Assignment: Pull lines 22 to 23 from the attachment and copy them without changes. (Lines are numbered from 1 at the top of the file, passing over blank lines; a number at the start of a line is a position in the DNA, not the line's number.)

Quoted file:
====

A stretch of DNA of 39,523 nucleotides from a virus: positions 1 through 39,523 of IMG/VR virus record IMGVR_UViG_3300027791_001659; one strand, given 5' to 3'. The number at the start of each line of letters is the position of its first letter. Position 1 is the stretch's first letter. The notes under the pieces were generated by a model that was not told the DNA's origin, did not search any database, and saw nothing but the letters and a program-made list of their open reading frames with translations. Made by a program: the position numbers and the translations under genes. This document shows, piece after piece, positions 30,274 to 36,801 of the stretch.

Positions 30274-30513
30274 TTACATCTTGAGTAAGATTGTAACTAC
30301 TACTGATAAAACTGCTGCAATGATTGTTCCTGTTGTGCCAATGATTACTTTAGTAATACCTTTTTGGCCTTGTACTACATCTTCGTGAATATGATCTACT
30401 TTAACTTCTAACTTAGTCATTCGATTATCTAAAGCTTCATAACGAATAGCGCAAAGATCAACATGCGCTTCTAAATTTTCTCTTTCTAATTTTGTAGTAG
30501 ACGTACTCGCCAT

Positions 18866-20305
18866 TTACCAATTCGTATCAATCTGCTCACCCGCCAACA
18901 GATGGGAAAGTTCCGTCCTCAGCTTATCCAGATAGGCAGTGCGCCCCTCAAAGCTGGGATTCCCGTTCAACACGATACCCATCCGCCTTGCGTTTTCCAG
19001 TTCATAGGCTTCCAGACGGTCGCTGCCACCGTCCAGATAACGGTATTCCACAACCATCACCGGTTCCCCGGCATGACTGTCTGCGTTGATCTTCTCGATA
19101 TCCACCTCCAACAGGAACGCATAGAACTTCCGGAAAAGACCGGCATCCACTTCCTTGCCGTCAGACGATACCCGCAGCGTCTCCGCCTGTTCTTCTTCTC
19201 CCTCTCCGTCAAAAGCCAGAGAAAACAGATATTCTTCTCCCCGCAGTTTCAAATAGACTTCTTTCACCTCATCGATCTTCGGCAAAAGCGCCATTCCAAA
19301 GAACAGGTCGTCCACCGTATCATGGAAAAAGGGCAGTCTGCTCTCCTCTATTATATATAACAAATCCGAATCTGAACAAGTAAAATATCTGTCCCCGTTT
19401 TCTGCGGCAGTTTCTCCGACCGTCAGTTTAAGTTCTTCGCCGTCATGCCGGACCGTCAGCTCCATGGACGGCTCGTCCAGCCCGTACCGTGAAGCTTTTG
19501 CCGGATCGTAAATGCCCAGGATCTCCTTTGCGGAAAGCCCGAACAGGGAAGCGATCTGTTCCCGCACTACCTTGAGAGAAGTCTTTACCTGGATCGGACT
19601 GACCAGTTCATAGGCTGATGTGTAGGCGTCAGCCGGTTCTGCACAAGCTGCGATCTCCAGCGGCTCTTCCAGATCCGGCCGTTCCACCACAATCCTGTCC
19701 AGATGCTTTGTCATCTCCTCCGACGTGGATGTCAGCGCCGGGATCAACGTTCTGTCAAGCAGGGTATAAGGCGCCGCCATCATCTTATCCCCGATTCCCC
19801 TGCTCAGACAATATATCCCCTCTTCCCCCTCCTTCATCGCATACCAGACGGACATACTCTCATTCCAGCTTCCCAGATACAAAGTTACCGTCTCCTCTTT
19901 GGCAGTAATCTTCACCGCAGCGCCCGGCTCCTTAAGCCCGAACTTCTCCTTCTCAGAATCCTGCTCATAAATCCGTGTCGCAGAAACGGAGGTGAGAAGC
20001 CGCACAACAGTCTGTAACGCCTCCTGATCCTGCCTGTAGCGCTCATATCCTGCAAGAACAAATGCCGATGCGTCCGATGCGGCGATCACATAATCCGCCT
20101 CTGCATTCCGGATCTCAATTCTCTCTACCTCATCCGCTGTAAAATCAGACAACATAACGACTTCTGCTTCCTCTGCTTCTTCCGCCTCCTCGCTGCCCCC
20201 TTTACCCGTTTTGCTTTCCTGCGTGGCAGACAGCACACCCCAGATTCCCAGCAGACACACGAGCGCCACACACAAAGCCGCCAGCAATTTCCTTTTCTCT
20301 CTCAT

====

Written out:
20201 TTTACCCGTTTTGCTTTCCTGCGTGGCAGACAGCACACCCCAGATTCCCAGCAGACACACGAGCGCCACACACAAAGCCGCCAGCAATTTCCTTTTCTCT
20301 CTCAT